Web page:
Is your BMI telling us what we really need to know, or does it fall short in giving an accurate look at your health status? Let’s first look at who created the Body Mass Index (BMI) calculations were invented by Adolphe Quetelet a mathematician using the statistical analysis method in the 19th century in 1835 and was later termed Body Mass Index (BMI) in 1972 and is used to determine if a person is; underweight, normal, overweight, or obese.
So, what does it not show? BMI does not accurately calculate a person’s fat to-muscle percentage. Recently several studies have been done to compare “Caucasians, African Americans of the same age, gender, waist circumference, weight, and height may have lower total and abdominal fat mass.” Thus, BMI will overestimate their body fat, and isn’t accurate.” These results are also present in Asian people but are more likely to develop obesity-related illnesses than Caucasians. In other studies, they have shown that when only using BMI measurements to determine the health status of an adolescent athlete 31% were obese when compared to using the skinfold method, with only 5.95% being obese.
Research has shown that body fat percentage is a more accurate indicator of health risks including osteoporosis, diabetes, high blood pressure, and an increased mortality rate even when the individual has a normal BMI. However, the body fat percentage isn’t wholly accurate. It’s important to recognize where the body fat is located. The more body fat that is around the waistline increases an individual’s risk of heart disease.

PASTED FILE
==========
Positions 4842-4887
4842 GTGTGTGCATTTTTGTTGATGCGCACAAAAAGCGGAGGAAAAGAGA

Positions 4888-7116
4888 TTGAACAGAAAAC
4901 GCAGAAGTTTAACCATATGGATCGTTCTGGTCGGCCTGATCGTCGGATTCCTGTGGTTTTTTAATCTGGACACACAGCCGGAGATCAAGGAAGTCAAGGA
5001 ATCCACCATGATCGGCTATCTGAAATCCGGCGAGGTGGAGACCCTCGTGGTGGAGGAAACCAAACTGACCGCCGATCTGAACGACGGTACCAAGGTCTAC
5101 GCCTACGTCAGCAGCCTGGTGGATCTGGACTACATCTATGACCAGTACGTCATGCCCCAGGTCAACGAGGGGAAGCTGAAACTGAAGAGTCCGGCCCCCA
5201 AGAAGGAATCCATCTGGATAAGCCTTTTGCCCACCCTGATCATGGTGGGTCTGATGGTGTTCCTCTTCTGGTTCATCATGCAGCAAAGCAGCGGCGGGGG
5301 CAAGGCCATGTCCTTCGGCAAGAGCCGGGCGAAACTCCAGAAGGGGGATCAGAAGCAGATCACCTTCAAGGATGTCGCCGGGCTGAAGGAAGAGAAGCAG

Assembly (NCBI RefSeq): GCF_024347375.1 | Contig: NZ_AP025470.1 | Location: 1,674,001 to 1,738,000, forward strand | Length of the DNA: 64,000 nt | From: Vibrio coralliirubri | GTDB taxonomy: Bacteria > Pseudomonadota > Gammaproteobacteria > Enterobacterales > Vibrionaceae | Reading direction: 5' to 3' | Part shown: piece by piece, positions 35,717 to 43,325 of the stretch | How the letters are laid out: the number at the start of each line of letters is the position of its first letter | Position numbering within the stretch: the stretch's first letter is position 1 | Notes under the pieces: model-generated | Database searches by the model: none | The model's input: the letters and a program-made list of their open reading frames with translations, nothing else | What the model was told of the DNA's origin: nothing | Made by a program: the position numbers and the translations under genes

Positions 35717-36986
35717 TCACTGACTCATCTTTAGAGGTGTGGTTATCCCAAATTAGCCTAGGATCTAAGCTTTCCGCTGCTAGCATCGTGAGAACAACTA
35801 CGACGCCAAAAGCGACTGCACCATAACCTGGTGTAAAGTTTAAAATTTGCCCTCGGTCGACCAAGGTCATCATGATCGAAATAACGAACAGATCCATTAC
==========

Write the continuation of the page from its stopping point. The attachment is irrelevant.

What is the healthy range of body fat per gender? Body fat is evaluated by age and gender and a healthy range alters as the individual ages. In general, a male’s healthy range of body fat can be anywhere from 8%-25% while females can range from 21% to 36%. Body fat composition is important for insulation, energy storage, producing hormones, and other metabolic functions. Having too little places the body at risk also.
In conclusion, it’s important to evaluate both BMI and body fat percentage. Simply looking at a pound of muscle and a pound of fat and saying it’s the same doesn’t give a real advantage point to the health status of an individual. So, we must look closer such as a cup of fat and a cup of muscle when measuring it we will find that muscle is heavier and will increase an individual’s BMI falsely. Having the correct body composition data will assist in planning for appropriate dietary needs and activity guidelines.